BRIEF REVIEW: A Novel Test for Assessing Kick Capacity in Taekwondo

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As Taekwondo (TKD) competition is primarily composed of a succession of short-duration, high-intensity interactions, it is important for tests designed to measure the repeat effort ability of its athletes to assess these characteristics. 

 

Previous TKD-specific tests, such as the Frequency Speed of Kick Test (FSKT) have used metrics such as the total number of kicks in a certain amount of time. The authors of the current paper felt that these tests lacked the specificity to detect small changes in improvement following training interventions.

 

This study sought to test the reliability of a novel TKD-specific test, with a triaxial accelerometer attached to a kicking dummy. 

 

17 competitive TKD athletes underwent an initial testing session, where the force of their kicks was analysed to determine a threshold for kick force during the actual assessment. 

 

The actual test involved measuring the time taken to perform 20 kicks (alternating legs), as well as the interval between the kicks. This was performed for 5 sets, with 10 second rest in between. The results using this system were then compared to those from video analysis with Kinovea. The system was able to detect 100% of the kicks performed. 

 

The time to perform 20 kicks for each set across the 5 sets was between 9.4s and 11s. Between 2 testing sessions, the assessment demonstrated moderate to good reliability for time interval between the 1st and 20th kicks. It also showed good correlation with the Kinovea results, indicating that time motion analysis could also be utilised where this more advanced technology was not available.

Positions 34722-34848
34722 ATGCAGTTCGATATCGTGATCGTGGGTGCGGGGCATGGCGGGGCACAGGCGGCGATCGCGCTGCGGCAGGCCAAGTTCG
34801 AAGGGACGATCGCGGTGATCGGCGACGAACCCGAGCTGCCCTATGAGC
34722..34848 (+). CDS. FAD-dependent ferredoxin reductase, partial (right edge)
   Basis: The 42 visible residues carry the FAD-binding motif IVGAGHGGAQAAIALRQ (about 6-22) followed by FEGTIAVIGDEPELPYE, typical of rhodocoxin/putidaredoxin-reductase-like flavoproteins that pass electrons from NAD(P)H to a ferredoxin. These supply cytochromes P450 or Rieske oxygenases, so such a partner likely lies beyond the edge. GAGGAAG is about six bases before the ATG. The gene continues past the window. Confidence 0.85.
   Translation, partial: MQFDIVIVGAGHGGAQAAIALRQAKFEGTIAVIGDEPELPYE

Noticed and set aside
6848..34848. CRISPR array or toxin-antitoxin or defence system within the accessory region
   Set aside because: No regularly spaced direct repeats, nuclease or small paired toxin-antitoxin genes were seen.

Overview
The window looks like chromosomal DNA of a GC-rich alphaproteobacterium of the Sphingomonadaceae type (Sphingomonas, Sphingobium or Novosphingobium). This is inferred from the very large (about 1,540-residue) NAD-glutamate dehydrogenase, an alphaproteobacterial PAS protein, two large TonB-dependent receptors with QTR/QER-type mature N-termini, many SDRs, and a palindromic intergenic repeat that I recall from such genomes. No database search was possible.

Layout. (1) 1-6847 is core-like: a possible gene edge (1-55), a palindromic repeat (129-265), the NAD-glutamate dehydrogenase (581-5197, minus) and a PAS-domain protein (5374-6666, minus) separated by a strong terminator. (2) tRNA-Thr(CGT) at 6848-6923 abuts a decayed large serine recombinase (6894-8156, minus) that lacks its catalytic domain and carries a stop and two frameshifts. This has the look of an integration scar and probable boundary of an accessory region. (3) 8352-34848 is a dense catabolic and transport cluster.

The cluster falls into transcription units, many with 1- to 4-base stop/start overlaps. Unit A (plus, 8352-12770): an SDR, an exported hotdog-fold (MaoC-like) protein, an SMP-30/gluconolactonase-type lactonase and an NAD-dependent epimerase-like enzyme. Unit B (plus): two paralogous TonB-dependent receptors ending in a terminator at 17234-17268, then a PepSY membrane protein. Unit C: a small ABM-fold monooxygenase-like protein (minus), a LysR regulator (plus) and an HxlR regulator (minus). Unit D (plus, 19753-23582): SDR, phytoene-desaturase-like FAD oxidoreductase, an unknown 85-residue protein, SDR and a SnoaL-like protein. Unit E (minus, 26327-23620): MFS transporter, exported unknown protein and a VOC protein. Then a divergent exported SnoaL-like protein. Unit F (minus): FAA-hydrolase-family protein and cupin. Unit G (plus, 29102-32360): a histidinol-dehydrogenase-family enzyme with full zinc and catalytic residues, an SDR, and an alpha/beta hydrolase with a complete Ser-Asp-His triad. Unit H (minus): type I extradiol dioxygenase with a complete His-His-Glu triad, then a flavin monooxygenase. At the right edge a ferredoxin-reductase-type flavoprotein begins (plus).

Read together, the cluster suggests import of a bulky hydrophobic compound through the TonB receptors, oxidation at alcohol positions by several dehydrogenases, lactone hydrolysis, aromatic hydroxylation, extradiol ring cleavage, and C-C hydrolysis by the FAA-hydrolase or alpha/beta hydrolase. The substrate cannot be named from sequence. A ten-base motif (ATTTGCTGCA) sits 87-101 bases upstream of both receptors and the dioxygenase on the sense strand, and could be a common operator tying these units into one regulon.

1. Ribeiro AI, Franchini E, Mesquita PH, Amaral Junior PA, Albuqueroqe MR. Development and reliability of a kick test system for taekwondo athletes. Ido Mov Cult J Martial Arts Anthropol. 2020;20(4):31–39.

About the author

Sam Gilbert

Sam Gilbert is a registered physiotherapist with the Australian Physiotherapy Association (APA) and certified strength and conditioning specialist (CSCS) with the National Strength and Conditioning Association (NSCA). He holds a bachelor’s degree in Physiotherapy from Latrobe university (Melbourne, Australia) and a master’s degree in Exercise Science (Strength and Conditioning) from Edith Cowan University (Perth, Australia).

A 3rd Dan black belt in Shinkyokushinkai Karate under the World Karate Organisation (WKO), Sam participated for over 20 years in full contact competition, winning multiple state and national titles, and culminating in a 4th place in the heavyweight division of the Shinkyokushinkai World Cup in 2009.

As the co-founder and clinical director of Club 360, the premier multi-disciplinary health and fitness center in Tokyo, Japan, Sam has combined his practical experience with an in-depth study of sports performance in relation to combat sports, and strives to help other combat athletes reach their full competitive potential, whilst at the same time decreasing injury risk and increasing competition and training potential.

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